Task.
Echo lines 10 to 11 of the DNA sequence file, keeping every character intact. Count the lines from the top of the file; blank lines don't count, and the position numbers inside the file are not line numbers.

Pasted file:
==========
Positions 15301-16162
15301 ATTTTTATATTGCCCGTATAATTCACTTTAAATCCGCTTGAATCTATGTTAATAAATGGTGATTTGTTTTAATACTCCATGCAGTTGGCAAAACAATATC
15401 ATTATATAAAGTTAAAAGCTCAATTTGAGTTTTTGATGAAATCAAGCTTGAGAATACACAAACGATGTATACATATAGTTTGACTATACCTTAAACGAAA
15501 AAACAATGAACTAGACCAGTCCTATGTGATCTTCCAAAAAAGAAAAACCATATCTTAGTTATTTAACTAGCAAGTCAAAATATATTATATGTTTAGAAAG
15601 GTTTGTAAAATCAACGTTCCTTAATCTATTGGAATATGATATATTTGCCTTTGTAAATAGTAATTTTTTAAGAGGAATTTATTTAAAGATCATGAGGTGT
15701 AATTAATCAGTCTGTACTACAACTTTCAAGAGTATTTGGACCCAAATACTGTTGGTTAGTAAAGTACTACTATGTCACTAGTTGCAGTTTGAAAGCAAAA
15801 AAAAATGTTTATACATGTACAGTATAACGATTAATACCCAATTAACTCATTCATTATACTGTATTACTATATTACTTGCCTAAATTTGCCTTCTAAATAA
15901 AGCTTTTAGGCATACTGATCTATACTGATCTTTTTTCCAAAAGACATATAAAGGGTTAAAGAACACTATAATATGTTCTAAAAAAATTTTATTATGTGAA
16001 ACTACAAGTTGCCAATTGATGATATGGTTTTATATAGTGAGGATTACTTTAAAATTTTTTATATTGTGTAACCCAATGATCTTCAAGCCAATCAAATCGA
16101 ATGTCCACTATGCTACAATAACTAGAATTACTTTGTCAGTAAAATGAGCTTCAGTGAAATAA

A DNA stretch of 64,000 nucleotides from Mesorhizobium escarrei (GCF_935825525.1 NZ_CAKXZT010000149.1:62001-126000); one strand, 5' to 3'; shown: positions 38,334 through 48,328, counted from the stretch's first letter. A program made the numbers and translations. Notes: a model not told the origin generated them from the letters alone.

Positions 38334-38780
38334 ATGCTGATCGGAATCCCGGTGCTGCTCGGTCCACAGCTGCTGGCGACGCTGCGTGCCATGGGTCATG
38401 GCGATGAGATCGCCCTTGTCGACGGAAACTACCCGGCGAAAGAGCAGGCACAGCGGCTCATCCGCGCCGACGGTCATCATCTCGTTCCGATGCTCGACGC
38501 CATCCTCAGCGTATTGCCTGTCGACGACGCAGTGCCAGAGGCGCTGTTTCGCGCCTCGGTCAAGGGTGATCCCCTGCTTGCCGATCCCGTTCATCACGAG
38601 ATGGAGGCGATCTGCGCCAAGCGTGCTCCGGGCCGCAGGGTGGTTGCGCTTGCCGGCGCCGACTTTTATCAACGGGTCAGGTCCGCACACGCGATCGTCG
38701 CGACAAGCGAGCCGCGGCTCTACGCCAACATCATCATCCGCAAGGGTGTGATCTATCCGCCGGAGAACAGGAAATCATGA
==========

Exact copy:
16101 ATGTCCACTATGCTACAATAACTAGAATTACTTTGTCAGTAAAATGAGCTTCAGTGAAATAA

A DNA stretch of 64,000 nucleotides from Mesorhizobium escarrei (GCF_935825525.1 NZ_CAKXZT010000149.1:62001-126000); one strand, 5' to 3'; shown: positions 38,334 through 48,328, counted from the stretch's first letter. A program made the numbers and translations. Notes: a model not told the origin generated them from the letters alone.